The platform should also have a customer success team on hand to guide you and your team in building the first few integrations and automations. This all but guarantees that your team can adapt to and get value from the platform quickly.

5. It provides a community of recipes for builders.

There’s no better way to get inspired than to see how others have built their workflow automations. A community of recipes* lets you do just that by offering a comprehensive collection of workflows that you can copy as is, customize to your needs, or just look at as you brainstorm. 

* The steps an integration-led automation platform follows to get work done between your apps.

6. It utilizes machine learning to help users build recipes.

Based on all of the recipes that have been built on the platform, it can use machine learning to help you identify field mapping between applications and even recommend what your next steps should be. This further enables you to build quality workflow automations independently and quickly. 

Related: An example of application integration

Workato offers the leading integration-led automation platform

Workato provides all of the benefits highlighted above—and more. For example, Workato:

  • Offers Workbot (an enterprise platform bot) to help streamline your workflows and allow employees to work in business communications platforms like Slack or Microsoft Teams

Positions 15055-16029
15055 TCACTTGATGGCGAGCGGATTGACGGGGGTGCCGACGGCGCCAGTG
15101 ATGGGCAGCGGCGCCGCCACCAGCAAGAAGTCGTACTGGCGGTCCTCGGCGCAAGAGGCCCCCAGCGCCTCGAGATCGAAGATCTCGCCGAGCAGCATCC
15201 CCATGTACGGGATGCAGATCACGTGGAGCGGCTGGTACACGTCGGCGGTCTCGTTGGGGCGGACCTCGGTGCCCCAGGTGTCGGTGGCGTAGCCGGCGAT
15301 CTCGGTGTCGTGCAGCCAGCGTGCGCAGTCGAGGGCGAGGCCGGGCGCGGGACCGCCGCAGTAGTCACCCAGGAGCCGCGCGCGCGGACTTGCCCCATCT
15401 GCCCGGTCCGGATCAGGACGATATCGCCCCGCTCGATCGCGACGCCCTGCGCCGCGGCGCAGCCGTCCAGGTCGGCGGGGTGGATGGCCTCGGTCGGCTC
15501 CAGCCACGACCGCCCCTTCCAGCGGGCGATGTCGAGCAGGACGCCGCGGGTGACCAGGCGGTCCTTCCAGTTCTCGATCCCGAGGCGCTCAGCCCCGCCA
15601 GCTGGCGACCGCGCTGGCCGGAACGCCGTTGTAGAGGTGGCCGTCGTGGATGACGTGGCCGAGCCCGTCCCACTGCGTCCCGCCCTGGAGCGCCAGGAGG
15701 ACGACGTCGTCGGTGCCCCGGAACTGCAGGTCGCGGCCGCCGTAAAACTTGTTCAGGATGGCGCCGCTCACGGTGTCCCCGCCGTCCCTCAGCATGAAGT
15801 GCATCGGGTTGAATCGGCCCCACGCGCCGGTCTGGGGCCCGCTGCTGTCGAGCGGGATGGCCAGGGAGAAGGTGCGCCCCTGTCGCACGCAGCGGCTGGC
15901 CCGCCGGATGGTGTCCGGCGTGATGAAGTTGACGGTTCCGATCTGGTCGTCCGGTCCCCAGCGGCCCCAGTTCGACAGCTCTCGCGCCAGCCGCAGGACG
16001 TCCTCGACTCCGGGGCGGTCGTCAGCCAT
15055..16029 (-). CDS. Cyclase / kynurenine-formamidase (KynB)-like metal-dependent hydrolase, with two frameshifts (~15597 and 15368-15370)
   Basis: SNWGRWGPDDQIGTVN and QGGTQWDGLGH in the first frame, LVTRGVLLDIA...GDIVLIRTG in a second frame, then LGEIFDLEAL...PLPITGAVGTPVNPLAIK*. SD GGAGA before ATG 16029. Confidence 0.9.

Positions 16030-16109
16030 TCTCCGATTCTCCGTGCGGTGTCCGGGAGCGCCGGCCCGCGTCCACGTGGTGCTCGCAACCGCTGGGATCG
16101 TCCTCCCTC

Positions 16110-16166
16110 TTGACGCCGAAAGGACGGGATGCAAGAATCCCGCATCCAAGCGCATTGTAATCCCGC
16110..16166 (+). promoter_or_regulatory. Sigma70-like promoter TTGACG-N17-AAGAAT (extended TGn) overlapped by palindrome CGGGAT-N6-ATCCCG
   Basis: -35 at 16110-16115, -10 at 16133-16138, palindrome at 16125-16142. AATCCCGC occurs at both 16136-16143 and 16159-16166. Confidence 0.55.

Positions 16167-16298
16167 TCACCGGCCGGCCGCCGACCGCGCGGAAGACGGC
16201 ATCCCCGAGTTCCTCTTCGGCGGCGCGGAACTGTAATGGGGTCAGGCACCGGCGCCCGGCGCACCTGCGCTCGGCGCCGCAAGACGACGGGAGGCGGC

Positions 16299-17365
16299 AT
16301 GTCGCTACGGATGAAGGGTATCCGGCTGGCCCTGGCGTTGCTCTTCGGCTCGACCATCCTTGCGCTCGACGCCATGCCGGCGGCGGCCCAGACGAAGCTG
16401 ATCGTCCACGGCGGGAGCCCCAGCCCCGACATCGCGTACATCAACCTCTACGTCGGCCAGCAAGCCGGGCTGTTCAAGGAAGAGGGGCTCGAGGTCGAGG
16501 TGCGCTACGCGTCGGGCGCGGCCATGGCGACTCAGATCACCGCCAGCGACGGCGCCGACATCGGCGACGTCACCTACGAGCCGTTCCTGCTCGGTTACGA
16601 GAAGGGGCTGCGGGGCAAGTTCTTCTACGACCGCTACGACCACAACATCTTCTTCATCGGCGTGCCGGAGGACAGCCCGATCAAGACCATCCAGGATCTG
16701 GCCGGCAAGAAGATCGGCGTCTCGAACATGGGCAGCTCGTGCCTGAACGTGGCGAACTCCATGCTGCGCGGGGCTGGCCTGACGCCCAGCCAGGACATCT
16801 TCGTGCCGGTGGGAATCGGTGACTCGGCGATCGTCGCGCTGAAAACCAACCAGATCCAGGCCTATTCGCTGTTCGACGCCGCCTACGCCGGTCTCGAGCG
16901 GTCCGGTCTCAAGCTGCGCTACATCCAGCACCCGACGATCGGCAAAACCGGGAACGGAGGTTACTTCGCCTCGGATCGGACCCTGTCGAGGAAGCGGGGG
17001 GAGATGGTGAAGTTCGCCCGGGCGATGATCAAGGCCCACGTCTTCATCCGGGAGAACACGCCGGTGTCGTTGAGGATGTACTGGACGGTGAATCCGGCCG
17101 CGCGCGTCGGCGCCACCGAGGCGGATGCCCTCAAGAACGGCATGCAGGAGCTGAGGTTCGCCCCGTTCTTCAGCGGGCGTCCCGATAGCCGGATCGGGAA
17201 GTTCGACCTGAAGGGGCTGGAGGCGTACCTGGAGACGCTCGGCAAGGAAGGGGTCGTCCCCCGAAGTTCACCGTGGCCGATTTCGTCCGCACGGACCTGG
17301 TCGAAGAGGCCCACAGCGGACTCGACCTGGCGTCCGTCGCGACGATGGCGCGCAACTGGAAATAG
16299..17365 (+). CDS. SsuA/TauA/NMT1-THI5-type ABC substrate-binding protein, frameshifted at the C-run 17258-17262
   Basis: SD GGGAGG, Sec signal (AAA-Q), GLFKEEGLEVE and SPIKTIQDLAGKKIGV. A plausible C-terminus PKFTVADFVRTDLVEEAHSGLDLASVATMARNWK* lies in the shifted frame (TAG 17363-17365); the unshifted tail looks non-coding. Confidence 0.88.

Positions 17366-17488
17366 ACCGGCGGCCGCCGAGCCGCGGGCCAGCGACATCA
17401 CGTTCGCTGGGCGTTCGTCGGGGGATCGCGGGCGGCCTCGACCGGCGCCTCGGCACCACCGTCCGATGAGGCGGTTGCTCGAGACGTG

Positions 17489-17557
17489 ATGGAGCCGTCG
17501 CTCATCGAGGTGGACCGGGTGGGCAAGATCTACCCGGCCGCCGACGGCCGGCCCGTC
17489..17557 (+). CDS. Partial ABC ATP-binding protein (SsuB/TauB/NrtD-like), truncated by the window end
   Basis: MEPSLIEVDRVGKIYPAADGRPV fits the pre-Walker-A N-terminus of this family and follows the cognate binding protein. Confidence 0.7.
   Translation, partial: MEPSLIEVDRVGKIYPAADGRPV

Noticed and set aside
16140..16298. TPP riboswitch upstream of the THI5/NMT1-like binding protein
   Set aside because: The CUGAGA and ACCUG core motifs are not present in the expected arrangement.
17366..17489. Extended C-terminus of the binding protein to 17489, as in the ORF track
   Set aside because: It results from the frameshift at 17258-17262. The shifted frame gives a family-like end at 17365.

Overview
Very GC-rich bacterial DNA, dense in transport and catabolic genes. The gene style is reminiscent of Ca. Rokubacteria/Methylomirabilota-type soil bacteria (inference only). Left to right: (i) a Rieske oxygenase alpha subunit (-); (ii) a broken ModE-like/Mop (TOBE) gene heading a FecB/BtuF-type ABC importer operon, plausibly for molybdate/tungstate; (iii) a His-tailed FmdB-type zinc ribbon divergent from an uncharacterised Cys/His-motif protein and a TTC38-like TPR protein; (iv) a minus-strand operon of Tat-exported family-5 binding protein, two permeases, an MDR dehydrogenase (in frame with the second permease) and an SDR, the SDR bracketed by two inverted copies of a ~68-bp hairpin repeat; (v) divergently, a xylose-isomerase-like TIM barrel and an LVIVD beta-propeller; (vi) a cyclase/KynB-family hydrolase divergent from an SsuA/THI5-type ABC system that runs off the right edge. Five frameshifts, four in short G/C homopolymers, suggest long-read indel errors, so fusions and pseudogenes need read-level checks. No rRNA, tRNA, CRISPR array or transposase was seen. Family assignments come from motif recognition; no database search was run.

• Provides a library of recipes that you can browse through, use, and customize as needed 
  • Shares a library of connectors that your team can use to connect various apps quickly

Leverages a machine-learning feature, RecipeIQ, to guide you during your recipe-building

There’s also more to Workato than the platform itself. The team is led by individuals who played a key role in building integration products at companies like TIBCO, Salesforce, and Oracle Fusion Middleware. These leaders aren’t just motivated to innovate further at Workato, but they’re uniquely positioned to do so successfully.

Learn more about Workato and how your team can use the platform by scheduling a demo with one of our automation experts.

About the author
Jon Gitlin Content Strategist @ Workato
Jon Gitlin is the Managing Editor of The Connector, where you can get the latest news on Workato and uncover tips, examples, and frameworks for implementing powerful integrations and automations. In his free time, he loves to run outside, watch soccer (er...football) matches, and explore local restaurants.